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Looking Back

Something fishy from Edsa

/ 10:01 PM December 06, 2012

Most of the Philippine food terms preserved in the early dictionaries and vocabularies compiled by the Spanish friars in the 17th century relate to fish and rice. This suggests that rice has been our staple for centuries. The dictionaries also suggest that our ancestors lived close to bodies of water—on the sea coast or on the riverbanks—making their diet rich in seafood.

The 21st-century Filipino has more food choices, and if we are to go by the CNN list of the 50 foods that define who we are, the dishes are mostly meat rather than fish, suggesting that our habitation patterns, our food tastes and cultures have significantly changed in the past five centuries. Food ways have been changed by modern appliances like refrigerators, freezers, and microwave ovens, and taste buds and memory have been altered by canned food, fast food, instant food, just-add-water food, etc.

Reading Chapter 23 of  Rizal’s “Noli Me Tangere” will give us an idea of a 19th-century picnic lunch made up of fish freshly harvested from river and baklad (fish pen). Maria Clara’s Tia Isabel supervises the chopping of vegetables and the preparation of a sinigang stock where the poor fish goes straight from cool water to boiling broth.


Tia Isabel says: “The ayungin (silver perch) is good for sinigang. Leave the biâ (goby) for the escabeche (fried fish with sweet and sour sauce), the dalag (mudfish) and the buan-buan (tarpon) for pesâ (ginger- and onion-based broth). The dalag lives long. Put them in the net to remain alive in the water. Langostas (literally lobsters but since they are not by the sea, refers to crayfish, probably the kind known as ulang) to the frying pan. The banak (mullet) is good for broiling, wrapped in banana leaves and stuffed with tomatoes. Leave the rest as decoys. It’s not a good idea to empty the baklad completely.”

If young people today aren’t familiar with Tia Isabel’s fish, what more the obscure fish enumerated by Epifanio de los Santos in a lecture on the fishing industry that he delivered in February 1921 to commemorate the 400th anniversary of the discovery of the Philippines by Ferdinand Magellan? In his lecture, Edsa (for whom Epifanio de los Santos Avenue is named) said fresh fish and rice formed the basic Philippine diet, citing a survey in 1903 where 90 percent of the Filipinos counted fish as the principal part of their diet. Edsa talked about fish nurseries, the first established by Domingo Coronel in 1863 in Barrio Concepcion, Malabon, and copied by others such that it spreed to Caloocan, Navotas, then Bulacan, principally in the towns of Obando, Polo, Malolos, and Hagonoy.

He discussed the semilla or  kawag-kawag  gathered during April and May from the coasts of Tayabas, Batangas, Mindoro, Marinduque, Bataan, Zambales and La Union and transported in clay jars that contained 2,000-5,000 of them to other places. He referred to fish  food called verdin, an algae (Oedogonium) acquired much during the calm or in the months of March, April and May.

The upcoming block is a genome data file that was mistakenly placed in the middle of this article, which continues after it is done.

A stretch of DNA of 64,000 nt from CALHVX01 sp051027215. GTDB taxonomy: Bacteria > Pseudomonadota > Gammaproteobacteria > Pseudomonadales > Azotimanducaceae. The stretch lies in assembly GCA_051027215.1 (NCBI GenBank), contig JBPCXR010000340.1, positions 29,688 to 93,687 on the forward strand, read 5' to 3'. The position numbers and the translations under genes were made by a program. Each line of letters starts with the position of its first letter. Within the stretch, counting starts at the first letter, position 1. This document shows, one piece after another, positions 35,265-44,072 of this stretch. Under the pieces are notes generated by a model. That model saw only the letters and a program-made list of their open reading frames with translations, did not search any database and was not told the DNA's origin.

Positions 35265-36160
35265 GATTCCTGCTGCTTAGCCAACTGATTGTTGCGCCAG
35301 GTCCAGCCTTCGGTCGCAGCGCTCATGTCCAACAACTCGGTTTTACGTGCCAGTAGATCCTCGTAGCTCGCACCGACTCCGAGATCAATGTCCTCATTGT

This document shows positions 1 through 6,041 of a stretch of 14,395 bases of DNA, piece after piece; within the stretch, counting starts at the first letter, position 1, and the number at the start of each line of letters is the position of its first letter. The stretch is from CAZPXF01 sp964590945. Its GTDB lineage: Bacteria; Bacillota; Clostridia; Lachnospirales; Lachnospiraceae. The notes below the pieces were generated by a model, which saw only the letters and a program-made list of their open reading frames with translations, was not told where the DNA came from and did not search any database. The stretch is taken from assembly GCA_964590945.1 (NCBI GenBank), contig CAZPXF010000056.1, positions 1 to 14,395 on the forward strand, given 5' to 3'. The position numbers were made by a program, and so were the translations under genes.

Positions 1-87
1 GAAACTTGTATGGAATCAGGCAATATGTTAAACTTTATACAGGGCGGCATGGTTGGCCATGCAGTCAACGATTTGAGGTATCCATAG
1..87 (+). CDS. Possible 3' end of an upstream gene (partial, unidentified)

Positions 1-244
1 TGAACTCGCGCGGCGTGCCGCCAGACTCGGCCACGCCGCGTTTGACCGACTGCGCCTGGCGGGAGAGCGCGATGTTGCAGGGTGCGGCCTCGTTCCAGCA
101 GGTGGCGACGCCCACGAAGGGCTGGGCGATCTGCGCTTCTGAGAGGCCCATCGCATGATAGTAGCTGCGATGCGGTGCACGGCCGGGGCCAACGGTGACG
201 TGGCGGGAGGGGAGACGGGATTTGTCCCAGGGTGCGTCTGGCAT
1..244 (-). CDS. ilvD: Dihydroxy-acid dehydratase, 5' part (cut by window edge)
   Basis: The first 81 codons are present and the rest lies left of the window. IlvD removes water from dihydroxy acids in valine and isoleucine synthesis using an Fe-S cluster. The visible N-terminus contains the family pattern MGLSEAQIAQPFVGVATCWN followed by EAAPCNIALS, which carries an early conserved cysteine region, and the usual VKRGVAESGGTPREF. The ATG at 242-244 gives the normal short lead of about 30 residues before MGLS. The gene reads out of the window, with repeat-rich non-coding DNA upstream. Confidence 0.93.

Since I get most of my food from a supermarket, all this obscure information was fascinating for me; that it came from the pen of a noted historian doubled the pleasure.

Edsa compiled a list of fish that could be preserved in salt, like daing, or prepared, like anchovies, into sardinas and arenques that were the daily sustenance of islanders. It was the first time I learned the scientific names of local fish: dilis or boqueron (Anchovia commersoniana, Lacepede); dumpilas (Anchovia dussumieri, Bleeker); tunsoy (Harengula moluccensis, Bleeker); tamban (H. longiceps, Bleeker); silinyasi (Harengula, sp.); alakaak (Umbrina Russelli, C.V.); aligasin (Mugilidae); talilong (Mugil sunanensis, Bleeker); sapsap (Leognathus splendens, Cuv); salaysalay (Scomber microlepidotus, Ruppell); and malakapas (Xystaema napas, Bleeker). He also listed some crustaceans: sea crab (Neptunus philippinensis); alimasag (Lupea gladiator, Fabr and Thalamita crucifera, Fr.);  talangka (Thelphusa indica, Lath); uluhan (Palaemon ornatus, Oliv);  hipon (Pendus canalicatus, Oliv); alupihan dagat (Squilla macularia, Lam). Last but not least: calamares and almejas; balay tikhan, lukan and paros.

Edsa provided a longer list of saltwater fish that cannot be accommodated in this column space, but he compared those with freshwater fish that were not as varied and were easier to harvest.

During the typhoon season, fishermen could not go out to sea but fish could still be found in the interior, like hito, dalag, and banak. Edsa said that freshwater or agua dulce (literally, sweet water) fish were lighter and sweeter than their saltwater cousins. He listed: anguila, dalag (Ophiocepahuls striatus Bloch), robalo or hito (Clarias magur, Ham.-Buc.), martinico, freshwater kitang (Setophagus ornatus, C.V.), different from saltwater kitang (Ephippidae), kanduli (Netuma nasata, Bleeker), bagre, iso, banak, gobido de Manila, and gobido de Angat (Glossogobius giuris, Ham. -Buch.), biang itim, bia, buan-buan, and langaray. He also mentioned river crabs and clams (tulya, sulib, pilipit and kuhol), etc.

So much useless information to remind the urban and land-dwelling 21st-century Pinoy of the influence of geography on Philippine life, history, and culture.


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